In a recent ProjectTimes article, Kiron Bondale described the oft-seen misalignment between Project Managers and Business Analysts.
In his article, he lists some comments made by each about the other…
From the business analysts, common complaints about project managers include:
- Appear to be focused solely on cost or schedule constraints without also embracing the criticality of having good quality requirements
- Demonstrate an unwillingness or inability to provide assistance in ensuring that stakeholders are attending and contributing to requirements gathering or review sessions
- Don’t bother to read or understand high-level project requirements documents
- Support or initiate scope change decisions without proactively engaging the business analyst
On the other side, I’ve frequently met project managers who complain about business analysts who:
- Appear to have no sense of time or cost constraints when producing their deliverables or appear unable or unwilling to provide effort or duration estimates for their work
- Produce requirements documents which are unusable by other project team members or which don’t address the customer’s stated and unstated needs
- Appear to forget that the second word in their job title actually implies the task of analyzing, distilling and refining requirements as opposed to just parroting what’s been received from stakeholders
- Become unavailable for the remainder of the project’s lifetime as soon as their requirements documents have been signed off
A lot of these comments see very familiar to me. As a Business Analyst, I have often felt that the interests of the Project Manager weren’t always in the interest of the customer. More or less exactly what the comments above describe.
I guess because, often, the BA is the one that is talking with the various stakeholders (from Management level through to the people performing the business tasks each day), that it the BA feels that they “really understand” what the real users want, as well as understanding their pain points.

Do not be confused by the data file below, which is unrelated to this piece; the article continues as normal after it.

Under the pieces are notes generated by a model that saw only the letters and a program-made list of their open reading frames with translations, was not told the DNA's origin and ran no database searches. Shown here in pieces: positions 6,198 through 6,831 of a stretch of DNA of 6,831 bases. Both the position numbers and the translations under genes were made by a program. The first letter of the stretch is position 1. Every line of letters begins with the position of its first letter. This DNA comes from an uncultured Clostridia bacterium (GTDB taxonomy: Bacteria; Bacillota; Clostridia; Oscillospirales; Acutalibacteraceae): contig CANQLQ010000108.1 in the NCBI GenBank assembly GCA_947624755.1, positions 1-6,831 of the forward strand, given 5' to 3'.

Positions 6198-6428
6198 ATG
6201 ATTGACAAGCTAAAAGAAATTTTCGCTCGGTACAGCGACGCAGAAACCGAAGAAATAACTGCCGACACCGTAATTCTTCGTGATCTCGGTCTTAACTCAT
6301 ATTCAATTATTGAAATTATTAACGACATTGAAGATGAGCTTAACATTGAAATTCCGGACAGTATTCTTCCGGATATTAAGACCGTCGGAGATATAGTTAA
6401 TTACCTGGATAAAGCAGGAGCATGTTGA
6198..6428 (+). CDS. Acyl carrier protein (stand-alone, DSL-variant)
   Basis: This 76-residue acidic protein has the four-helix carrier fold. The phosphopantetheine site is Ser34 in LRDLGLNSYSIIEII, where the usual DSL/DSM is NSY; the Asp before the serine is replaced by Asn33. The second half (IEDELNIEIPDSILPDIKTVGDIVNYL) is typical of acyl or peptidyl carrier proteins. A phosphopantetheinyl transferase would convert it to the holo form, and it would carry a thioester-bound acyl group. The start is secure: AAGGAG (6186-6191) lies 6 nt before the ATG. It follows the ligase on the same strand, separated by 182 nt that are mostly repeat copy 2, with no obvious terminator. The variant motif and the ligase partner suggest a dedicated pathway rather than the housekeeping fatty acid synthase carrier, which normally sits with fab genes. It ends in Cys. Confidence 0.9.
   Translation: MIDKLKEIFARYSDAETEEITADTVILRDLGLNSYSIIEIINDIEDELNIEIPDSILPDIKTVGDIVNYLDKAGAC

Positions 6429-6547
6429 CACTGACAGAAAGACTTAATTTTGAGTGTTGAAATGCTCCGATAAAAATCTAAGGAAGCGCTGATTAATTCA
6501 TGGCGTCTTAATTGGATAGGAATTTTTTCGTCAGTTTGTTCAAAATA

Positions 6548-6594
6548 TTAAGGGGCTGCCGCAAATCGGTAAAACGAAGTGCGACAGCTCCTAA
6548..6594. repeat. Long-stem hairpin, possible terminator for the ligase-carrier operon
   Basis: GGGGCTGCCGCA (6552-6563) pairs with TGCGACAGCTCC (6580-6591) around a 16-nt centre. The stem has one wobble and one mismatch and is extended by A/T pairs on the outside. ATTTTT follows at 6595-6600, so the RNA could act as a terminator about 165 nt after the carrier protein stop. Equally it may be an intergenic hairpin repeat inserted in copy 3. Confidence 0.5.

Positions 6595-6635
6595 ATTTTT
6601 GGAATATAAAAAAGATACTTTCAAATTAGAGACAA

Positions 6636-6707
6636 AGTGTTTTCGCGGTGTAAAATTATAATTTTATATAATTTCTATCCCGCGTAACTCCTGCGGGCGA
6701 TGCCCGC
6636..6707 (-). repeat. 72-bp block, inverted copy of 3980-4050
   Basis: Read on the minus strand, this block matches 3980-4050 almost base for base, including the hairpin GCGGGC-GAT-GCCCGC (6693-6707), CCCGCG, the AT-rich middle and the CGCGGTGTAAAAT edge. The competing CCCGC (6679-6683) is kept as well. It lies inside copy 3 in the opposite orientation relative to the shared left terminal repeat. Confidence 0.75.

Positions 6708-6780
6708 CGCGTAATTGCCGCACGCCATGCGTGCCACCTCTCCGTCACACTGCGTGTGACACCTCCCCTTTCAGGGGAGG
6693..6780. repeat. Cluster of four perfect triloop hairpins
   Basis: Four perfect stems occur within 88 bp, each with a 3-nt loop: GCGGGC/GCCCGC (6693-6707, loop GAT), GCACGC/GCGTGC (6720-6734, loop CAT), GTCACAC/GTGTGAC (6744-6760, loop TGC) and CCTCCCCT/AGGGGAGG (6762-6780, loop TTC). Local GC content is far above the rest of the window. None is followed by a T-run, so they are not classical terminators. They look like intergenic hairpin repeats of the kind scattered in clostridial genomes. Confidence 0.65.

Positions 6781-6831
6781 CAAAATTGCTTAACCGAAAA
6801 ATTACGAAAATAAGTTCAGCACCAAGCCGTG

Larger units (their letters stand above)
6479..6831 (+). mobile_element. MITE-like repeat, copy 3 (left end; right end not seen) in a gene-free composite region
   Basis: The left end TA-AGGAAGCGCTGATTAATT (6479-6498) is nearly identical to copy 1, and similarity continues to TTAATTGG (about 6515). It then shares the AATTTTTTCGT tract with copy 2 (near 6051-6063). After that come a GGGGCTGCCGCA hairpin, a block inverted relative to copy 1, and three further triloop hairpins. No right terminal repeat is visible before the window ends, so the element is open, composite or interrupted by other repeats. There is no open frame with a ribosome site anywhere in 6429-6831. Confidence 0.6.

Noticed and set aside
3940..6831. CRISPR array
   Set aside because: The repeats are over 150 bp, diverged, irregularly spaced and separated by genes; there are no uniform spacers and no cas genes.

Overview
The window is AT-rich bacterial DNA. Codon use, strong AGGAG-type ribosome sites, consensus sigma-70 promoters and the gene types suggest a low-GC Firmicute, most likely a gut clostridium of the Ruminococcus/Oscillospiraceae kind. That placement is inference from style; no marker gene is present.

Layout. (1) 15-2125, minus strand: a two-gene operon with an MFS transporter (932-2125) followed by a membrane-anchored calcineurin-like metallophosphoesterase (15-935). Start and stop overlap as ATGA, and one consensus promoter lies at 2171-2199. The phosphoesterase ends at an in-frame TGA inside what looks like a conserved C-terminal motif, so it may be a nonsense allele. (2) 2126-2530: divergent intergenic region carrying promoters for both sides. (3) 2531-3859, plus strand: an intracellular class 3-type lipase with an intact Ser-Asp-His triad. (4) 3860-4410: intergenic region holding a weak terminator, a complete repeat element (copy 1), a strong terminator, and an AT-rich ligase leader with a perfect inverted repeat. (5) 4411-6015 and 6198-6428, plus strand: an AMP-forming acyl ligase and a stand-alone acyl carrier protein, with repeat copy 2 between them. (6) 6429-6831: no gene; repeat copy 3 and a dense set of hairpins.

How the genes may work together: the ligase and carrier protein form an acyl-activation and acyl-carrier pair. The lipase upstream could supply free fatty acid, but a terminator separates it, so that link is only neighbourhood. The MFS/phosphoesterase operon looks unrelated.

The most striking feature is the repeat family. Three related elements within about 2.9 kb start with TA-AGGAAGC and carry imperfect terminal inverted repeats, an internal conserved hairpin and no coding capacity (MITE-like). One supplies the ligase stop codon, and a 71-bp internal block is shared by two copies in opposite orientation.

As a professional, also, the BA wants to ensure that they have correctly, and thoroughly captured the users needs, and business/technical requirements, so that these are reflected in the final outcome. This sometimes takes more effort than planned for, or expected. And this can cause issues with the PM’s expectations who, while also wanting to provide a good solution, is also concerned with things such as costs, ongoing impact, etc.
Does this “misalignment” occur because PMs are from Mars, and BAs from Venus? That because they come from different “worlds”, they have different views on reality? If so, realising that the PM is the one that is “in charge” of the project, would it mean that a BA with a better appreciation of the world/ideology/background of the PM be of more value to the project?
And … does this mean that the BA certification offering from the Project Manager Institute, is going to play a bigger part in projects in the future?
Your thoughts … ?
Project Managers & Business Analysts – Why can’t we all just get along? (ProjectTimes)
Why earn your PMI Professional in Business Analysis (PMI-PBA)? (Project Manager Institute)
The PMI’S Professional Business Analyst Certification: Competition or Collaboration? (BusinessAnalystTimes)